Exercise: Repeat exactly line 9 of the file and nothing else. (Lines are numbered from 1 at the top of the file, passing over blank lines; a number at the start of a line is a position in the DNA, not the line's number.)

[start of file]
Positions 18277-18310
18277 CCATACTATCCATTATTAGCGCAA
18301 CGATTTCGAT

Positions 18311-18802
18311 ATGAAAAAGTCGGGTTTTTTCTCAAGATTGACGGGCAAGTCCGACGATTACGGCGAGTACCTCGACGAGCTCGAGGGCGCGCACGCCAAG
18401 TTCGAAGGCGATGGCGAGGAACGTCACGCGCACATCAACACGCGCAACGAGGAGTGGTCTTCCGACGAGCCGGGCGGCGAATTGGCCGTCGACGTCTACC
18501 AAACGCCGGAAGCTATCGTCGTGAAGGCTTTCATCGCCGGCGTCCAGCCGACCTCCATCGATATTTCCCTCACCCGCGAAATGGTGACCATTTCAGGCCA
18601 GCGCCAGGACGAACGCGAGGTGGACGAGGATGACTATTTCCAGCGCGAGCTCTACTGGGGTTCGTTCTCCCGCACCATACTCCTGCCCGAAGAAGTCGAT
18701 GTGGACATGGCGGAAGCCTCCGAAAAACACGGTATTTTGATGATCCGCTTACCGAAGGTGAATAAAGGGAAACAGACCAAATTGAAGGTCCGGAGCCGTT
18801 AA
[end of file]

18701 GTGGACATGGCGGAAGCCTCCGAAAAACACGGTATTTTGATGATCCGCTTACCGAAGGTGAATAAAGGGAAACAGACCAAATTGAAGGTCCGGAGCCGTT